Thursday, October 28, 2010

Extant Theropod Appreciation #3: The Black-capped Chickadee

I'll probably always associate the varied whistles, chirps, burbles, and especially the somewhat harsh "chick-a-dee-dee-dee" call of the Black-capped Chickadee with my current backyard: there's something about it that pairs perfectly with the white pines that loom over the other trees around the perimeter. While it's been one of my favorite birds since I was a kid with an old field guide and a few bird feeders, it's this setting that seems to be the small songbird's perfect stage.

Chickadee
Photo by Greg Wagner, via Flickr.

Theropods just don't get much cuter than this. The Cornell Lab of Ornithology's All About Birds site lists some pretty incredible facts about this common visitor to bird feeders, especially regarding their cunning little brains. Take this one:
The Black-capped Chickadee hides seeds and other food items to eat later. Each item is placed in a different spot and the chickadee can remember thousands of hiding places.
Or this one:
Every autumn Black-capped Chickadees allow brain neurons containing old information to die, replacing them with new neurons so they can adapt to changes in their social flocks and environment even with their tiny brains.
Pretty awesome, and there's more where that come from.

5 comments:

  1. Tits in general are quite clever. Some populations have learned to exploit unusual food sources: blue tits drink milk and great tits eat bat brains. And I remember reading about one that taught its offspring to be wary of windows.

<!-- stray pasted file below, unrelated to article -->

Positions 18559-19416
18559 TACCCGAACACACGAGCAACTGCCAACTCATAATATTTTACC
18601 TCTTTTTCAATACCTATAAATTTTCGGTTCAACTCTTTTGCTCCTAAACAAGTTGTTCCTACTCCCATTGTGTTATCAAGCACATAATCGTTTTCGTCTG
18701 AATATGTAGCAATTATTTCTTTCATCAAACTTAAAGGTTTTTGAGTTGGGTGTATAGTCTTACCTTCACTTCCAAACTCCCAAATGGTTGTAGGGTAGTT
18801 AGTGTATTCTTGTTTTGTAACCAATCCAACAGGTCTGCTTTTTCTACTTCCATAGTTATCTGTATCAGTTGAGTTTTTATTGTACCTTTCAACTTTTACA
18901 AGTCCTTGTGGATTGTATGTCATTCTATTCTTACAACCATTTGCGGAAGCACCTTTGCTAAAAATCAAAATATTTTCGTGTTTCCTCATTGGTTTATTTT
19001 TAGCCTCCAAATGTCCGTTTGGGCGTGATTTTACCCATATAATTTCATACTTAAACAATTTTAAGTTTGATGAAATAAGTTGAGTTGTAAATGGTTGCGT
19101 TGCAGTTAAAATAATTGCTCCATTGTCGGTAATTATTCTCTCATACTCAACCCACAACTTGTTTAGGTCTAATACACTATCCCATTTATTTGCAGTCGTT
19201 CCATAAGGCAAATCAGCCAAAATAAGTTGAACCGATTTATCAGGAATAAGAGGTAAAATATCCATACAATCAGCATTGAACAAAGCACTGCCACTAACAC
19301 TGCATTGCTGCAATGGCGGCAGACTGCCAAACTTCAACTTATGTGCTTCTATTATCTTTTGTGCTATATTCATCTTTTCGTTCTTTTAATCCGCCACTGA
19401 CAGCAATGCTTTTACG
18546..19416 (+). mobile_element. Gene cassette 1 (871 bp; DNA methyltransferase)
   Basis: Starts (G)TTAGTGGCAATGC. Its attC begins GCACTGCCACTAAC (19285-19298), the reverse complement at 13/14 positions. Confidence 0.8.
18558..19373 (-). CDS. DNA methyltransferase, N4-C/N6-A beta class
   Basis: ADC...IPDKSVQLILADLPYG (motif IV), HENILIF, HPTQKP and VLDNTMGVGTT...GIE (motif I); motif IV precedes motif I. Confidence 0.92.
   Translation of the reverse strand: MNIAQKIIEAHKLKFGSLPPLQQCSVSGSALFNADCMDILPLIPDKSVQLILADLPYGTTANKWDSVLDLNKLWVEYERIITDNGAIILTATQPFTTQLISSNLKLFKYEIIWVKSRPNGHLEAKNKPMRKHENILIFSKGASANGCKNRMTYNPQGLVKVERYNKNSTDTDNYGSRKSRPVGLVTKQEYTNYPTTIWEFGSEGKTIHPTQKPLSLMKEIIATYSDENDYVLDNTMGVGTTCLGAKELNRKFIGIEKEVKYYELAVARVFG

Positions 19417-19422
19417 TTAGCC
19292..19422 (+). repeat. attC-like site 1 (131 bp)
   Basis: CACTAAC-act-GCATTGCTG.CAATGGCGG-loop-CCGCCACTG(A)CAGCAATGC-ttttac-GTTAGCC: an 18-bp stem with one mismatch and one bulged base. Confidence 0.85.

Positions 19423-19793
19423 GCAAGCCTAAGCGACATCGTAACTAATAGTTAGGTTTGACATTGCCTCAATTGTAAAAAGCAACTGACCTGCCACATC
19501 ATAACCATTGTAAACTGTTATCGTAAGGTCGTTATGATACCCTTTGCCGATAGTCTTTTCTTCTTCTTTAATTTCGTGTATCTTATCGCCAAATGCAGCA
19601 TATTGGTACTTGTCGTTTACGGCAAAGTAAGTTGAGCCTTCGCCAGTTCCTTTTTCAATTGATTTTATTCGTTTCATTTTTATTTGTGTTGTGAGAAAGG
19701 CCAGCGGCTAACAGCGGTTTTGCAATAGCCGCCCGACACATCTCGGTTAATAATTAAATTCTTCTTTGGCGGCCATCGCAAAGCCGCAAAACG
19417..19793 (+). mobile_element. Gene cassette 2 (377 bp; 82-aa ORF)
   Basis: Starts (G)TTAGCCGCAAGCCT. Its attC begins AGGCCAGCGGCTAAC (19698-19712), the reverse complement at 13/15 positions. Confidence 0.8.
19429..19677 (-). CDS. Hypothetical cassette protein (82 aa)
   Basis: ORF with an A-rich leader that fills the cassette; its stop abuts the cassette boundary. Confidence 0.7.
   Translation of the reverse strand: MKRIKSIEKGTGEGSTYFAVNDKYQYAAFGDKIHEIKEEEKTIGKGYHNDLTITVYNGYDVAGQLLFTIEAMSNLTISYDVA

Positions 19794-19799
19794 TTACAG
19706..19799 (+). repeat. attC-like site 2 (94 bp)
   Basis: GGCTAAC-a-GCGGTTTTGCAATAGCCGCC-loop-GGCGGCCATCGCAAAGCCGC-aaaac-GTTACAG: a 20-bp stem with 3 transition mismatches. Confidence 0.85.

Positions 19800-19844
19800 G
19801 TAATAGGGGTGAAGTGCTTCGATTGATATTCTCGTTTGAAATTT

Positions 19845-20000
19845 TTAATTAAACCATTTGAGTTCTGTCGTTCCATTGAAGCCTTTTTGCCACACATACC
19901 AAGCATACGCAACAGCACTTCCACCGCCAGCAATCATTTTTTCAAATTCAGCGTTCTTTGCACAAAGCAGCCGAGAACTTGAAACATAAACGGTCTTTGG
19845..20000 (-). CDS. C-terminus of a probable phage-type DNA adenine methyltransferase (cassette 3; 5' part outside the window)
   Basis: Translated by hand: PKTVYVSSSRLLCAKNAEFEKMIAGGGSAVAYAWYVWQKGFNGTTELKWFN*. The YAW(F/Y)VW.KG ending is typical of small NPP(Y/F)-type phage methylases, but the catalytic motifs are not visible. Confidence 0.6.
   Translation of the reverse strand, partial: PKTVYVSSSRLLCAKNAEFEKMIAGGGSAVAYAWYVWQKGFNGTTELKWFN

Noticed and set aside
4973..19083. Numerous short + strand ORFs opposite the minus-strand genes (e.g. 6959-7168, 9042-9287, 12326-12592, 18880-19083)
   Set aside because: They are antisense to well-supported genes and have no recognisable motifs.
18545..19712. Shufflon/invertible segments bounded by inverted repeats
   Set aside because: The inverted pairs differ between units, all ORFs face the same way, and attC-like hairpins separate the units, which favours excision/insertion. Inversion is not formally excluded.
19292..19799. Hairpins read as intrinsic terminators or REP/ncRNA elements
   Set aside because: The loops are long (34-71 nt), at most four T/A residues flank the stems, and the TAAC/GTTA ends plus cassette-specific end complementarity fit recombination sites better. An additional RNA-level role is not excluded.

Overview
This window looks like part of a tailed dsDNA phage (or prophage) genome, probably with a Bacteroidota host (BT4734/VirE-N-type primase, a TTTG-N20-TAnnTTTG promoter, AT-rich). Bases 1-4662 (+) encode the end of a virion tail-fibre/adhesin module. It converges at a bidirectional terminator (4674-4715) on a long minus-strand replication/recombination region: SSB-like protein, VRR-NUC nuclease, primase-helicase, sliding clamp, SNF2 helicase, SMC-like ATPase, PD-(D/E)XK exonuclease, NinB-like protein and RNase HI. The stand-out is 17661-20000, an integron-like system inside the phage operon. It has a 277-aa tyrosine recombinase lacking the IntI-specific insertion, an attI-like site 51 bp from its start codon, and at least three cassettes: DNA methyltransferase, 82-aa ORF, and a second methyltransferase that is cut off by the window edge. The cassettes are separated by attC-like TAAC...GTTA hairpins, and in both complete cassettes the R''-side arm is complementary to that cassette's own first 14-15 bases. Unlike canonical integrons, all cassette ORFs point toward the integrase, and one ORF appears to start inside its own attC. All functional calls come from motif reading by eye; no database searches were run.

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  2. One of my favourite birds.

    We got the Audobon Guide to North American Birds for my iPod Touch, and when my family was visiting a provincial park, turned on the chickadee recordings and stood quietly on the trail.

    It was magic. My nephew, 8 at the time, stood with this big grin while chickadees came to investigate and called back.

    A common bird, but a wonderful one.

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  3. I'm loving this post series, David. I'm also loving this little passerine. Probably because they are always so nice to me. Every time I see one, it says "hey sweetie". How can you not like someone that treats you so good?

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  4. Thanks all, I figured this one was a no-brainer. Who doesn't like chickadees? One of those incredible critters that lives among us.

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  5. Chickadees are absolutely the best. I have to admit, however, that the "their brain has what is essentially a disk defragmenter" has always struck me as unsettling.

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